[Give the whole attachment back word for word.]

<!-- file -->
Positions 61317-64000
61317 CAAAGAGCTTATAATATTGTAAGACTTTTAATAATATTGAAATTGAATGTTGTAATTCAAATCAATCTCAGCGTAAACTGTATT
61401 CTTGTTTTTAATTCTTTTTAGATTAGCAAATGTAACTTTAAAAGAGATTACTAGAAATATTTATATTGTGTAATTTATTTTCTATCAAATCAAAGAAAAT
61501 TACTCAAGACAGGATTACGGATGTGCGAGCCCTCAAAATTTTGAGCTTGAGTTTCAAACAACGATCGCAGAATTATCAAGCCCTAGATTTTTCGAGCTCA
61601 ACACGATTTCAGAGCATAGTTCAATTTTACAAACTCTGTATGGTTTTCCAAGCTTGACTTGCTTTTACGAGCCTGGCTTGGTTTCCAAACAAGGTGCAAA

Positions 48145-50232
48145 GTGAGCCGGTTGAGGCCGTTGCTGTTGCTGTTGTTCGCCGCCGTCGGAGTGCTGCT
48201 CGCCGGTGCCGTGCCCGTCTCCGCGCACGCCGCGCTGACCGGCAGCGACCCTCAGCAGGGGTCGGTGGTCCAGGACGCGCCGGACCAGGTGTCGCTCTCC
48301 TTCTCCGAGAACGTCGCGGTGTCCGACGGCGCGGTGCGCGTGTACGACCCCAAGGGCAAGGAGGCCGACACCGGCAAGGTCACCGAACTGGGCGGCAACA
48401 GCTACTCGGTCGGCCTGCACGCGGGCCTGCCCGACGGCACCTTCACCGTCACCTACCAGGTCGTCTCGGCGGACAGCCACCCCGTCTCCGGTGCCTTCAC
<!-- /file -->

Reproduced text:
Positions 61317-64000
61317 CAAAGAGCTTATAATATTGTAAGACTTTTAATAATATTGAAATTGAATGTTGTAATTCAAATCAATCTCAGCGTAAACTGTATT
61401 CTTGTTTTTAATTCTTTTTAGATTAGCAAATGTAACTTTAAAAGAGATTACTAGAAATATTTATATTGTGTAATTTATTTTCTATCAAATCAAAGAAAAT
61501 TACTCAAGACAGGATTACGGATGTGCGAGCCCTCAAAATTTTGAGCTTGAGTTTCAAACAACGATCGCAGAATTATCAAGCCCTAGATTTTTCGAGCTCA
61601 ACACGATTTCAGAGCATAGTTCAATTTTACAAACTCTGTATGGTTTTCCAAGCTTGACTTGCTTTTACGAGCCTGGCTTGGTTTCCAAACAAGGTGCAAA

Positions 48145-50232
48145 GTGAGCCGGTTGAGGCCGTTGCTGTTGCTGTTGTTCGCCGCCGTCGGAGTGCTGCT
48201 CGCCGGTGCCGTGCCCGTCTCCGCGCACGCCGCGCTGACCGGCAGCGACCCTCAGCAGGGGTCGGTGGTCCAGGACGCGCCGGACCAGGTGTCGCTCTCC
48301 TTCTCCGAGAACGTCGCGGTGTCCGACGGCGCGGTGCGCGTGTACGACCCCAAGGGCAAGGAGGCCGACACCGGCAAGGTCACCGAACTGGGCGGCAACA
48401 GCTACTCGGTCGGCCTGCACGCGGGCCTGCCCGACGGCACCTTCACCGTCACCTACCAGGTCGTCTCGGCGGACAGCCACCCCGTCTCCGGTGCCTTCAC